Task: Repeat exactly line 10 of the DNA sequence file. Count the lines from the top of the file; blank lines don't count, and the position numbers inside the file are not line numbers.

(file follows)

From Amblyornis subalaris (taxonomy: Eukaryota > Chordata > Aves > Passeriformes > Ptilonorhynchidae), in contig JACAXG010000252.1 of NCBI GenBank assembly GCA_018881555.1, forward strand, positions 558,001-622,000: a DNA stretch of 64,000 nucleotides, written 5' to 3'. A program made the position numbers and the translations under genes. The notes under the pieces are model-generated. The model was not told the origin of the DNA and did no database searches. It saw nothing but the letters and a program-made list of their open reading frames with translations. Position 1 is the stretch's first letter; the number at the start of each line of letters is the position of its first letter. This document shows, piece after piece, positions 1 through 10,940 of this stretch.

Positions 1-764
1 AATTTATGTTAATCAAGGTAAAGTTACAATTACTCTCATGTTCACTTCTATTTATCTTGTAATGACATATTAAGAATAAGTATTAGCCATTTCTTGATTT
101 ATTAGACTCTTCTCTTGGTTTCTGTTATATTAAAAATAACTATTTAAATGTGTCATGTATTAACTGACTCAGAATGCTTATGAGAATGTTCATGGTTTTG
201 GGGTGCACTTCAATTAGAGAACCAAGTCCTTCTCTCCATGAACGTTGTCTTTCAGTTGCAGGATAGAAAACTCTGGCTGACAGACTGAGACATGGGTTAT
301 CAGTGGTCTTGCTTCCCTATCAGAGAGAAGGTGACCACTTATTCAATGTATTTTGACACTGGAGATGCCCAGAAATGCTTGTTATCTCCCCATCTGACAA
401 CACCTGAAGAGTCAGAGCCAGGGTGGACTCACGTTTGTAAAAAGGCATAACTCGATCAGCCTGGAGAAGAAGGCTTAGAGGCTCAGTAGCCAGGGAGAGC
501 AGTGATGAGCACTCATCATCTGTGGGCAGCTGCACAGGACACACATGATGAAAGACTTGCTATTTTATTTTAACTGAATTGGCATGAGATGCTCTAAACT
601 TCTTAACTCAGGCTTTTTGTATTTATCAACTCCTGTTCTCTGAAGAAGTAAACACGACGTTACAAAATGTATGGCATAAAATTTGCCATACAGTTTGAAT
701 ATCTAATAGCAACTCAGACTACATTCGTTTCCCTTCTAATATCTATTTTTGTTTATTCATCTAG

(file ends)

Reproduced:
701 ATCTAATAGCAACTCAGACTACATTCGTTTCCCTTCTAATATCTATTTTTGTTTATTCATCTAG